Serious adverse events were reported in 5 patients (a treatment-related case of status epilepticus in the 5-mg group, a treatment-related case of pyrexia and maculopapular rash and a case of pyrexia and convulsion in the 10-mg group, and a case of parvovirus and a case of viral infection in the 20-mg group)…

    The larger randomized controlled trial of CBD in DS included 120 patients. The mean age was 10 years, and 29% of patient were under age 6 years. Patients in this study had tried a median of four antiepileptic drugs and at the time of the study were taking a median of three. They were randomly assigned to receive CBD 20 mg/kg per day or placebo.

    The study showed that the median reduction in seizure frequency — the primary efficacy endpoint — after 14 weeks of treatment was 39% for those receiving CBD compared with 13% for those receiving placebo (P = .0123). The difference between CBD and placebo was established by the end of 4 weeks.

    As with any antiepileptic drug, not all patients responded. "Even if a child has an SCN1A mutation causing them to have Dravet, they're still genetically different than another kid with Dravet," noted Dr Thiele.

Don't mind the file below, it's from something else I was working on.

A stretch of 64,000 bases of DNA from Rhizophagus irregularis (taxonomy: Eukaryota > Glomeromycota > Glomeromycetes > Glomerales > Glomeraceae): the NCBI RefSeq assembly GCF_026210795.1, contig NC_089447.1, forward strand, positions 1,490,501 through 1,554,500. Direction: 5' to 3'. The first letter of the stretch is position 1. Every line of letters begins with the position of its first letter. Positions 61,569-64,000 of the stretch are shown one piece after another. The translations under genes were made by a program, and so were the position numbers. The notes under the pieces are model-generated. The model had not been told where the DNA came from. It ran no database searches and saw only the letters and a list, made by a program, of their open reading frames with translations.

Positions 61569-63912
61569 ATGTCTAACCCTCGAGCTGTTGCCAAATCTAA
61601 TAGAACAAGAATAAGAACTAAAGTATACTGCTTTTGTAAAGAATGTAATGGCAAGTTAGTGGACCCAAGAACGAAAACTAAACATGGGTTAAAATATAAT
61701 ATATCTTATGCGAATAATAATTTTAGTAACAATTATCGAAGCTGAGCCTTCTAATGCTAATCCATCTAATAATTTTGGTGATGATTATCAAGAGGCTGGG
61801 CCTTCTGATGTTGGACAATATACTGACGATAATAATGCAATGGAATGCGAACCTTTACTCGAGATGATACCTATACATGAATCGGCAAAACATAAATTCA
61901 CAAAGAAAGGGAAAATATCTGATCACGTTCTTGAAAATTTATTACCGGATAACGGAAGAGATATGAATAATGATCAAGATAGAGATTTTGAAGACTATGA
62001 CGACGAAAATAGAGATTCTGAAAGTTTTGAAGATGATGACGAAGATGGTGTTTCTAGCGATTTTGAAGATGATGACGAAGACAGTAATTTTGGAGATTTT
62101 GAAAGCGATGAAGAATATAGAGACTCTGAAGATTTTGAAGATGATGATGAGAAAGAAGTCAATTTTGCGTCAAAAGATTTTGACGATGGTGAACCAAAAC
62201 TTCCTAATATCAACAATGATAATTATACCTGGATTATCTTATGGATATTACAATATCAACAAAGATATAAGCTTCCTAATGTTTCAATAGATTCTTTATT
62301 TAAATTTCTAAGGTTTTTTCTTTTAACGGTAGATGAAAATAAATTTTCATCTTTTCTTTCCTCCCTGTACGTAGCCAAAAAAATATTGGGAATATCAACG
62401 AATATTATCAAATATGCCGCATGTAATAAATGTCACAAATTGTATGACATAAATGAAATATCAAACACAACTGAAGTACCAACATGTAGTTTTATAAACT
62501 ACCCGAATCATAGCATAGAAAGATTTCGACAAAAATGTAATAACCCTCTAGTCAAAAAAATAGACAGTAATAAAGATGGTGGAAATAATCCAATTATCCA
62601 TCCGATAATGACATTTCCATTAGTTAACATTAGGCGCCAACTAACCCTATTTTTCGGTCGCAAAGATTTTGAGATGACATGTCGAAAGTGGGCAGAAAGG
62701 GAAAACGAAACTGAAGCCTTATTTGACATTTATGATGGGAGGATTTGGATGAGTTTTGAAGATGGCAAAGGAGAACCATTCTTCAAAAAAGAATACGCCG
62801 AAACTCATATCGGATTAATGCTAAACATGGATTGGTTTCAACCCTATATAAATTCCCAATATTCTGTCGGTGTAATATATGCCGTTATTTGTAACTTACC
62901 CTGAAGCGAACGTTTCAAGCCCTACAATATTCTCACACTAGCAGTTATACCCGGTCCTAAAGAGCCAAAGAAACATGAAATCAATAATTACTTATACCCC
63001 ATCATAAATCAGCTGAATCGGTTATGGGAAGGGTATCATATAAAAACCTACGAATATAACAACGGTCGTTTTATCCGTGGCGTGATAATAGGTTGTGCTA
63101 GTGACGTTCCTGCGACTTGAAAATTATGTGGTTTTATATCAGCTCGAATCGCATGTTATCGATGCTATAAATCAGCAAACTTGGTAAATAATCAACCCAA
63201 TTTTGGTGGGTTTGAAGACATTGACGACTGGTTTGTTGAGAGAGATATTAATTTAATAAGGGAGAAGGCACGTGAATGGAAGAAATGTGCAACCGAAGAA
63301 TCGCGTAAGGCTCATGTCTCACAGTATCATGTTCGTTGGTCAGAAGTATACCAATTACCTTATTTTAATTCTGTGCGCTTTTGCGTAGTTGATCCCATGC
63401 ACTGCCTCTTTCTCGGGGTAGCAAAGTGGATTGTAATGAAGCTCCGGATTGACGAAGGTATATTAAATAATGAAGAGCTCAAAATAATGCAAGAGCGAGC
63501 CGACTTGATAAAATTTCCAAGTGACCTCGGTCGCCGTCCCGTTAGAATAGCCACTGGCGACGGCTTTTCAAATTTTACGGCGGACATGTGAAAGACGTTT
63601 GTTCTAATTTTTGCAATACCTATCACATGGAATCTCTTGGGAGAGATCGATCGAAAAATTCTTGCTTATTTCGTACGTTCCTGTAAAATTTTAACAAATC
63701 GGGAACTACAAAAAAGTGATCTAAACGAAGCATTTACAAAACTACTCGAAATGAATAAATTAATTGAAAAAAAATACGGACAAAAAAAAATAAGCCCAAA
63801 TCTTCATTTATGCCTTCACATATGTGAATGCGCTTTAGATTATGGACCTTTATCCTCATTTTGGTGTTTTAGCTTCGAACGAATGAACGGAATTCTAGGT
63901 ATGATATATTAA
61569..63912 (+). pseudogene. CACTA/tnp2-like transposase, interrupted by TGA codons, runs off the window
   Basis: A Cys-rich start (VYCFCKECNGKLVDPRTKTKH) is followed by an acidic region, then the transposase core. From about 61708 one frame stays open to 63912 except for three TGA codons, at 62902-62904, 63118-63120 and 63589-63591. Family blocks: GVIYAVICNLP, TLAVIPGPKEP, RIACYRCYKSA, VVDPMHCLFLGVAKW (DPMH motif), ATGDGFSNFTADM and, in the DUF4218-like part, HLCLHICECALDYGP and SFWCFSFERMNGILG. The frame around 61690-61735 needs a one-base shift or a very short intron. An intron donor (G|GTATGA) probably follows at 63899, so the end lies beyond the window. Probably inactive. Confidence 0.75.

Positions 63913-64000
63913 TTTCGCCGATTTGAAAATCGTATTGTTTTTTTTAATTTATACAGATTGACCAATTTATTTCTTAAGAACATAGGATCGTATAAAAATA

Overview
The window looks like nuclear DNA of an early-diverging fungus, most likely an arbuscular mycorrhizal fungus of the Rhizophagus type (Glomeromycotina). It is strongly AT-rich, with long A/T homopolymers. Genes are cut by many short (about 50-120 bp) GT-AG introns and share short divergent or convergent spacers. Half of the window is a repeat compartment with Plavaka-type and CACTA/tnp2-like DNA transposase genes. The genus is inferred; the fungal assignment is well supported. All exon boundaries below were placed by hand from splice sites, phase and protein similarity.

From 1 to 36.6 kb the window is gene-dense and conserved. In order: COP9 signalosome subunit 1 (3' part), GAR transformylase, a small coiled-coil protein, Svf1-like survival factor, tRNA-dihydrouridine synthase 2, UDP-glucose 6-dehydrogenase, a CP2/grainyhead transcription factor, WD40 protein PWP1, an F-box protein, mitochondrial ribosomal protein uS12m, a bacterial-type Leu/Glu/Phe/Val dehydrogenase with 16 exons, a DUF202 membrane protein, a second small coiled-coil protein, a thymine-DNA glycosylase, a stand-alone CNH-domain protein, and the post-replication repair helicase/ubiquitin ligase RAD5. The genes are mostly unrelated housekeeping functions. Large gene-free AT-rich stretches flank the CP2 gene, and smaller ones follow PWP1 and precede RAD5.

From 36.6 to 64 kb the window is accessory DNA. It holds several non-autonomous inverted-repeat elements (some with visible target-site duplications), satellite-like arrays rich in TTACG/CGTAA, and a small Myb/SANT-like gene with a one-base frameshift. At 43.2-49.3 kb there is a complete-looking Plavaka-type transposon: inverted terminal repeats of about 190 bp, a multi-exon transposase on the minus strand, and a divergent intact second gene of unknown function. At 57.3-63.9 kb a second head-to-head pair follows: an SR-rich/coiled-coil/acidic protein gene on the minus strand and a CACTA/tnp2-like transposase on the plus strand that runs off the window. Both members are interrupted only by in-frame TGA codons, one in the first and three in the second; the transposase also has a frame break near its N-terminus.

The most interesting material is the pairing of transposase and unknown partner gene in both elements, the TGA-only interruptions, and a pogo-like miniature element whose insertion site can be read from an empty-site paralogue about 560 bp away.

Adverse events in this study occurred in 93.4% of patients receiving CBD and 74.6% of those receiving placebo. Most events in CBD recipient were mild or moderate. The most common adverse events in patients taking the active drug were somnolence, diarrhea, decreased appetite, fatigue, pyrexia, vomiting, lethargy, upper respiratory tract infection, and convulsion.

    Serious adverse events were reported in 16.4% of patients taking CBD (8.2% of these were considered treatment related) and 5.1% of placebo recipients…

    Dr Thiele also noted that the safety profile of CBD is better than that of some AEDs, which can cause cognitive side effects and require regular blood monitoring…

    She related several individual CBD success stories. One is a young man with LGS who experienced "the best seizure control that he's every had" after starting CBD and is now seizure-free (after adding a "tiny dose" of clobazam, according to Dr Thiele).

    A young girl in whom no drug had succeeded in controlling her seizures had just acquired a guide dog when she began CBD. She has now been seizure free for 2.5 years. A picture posted on the Internet depicts her dog on a beach in flip flops holding a sign saying he's happily retired.

    So far, the efficacy of the drug hasn't been lost in any of Dr Thiele's patients. "But I think we see a honeymoon period for all of our treatments…. Some people will probably lose efficacy with time."

    Drug interactions with other AEDs are a concern, however. Researchers have noted significant interactions with clobazam, rufinamide, topiramate, zonisamide, and eslicarbazepine.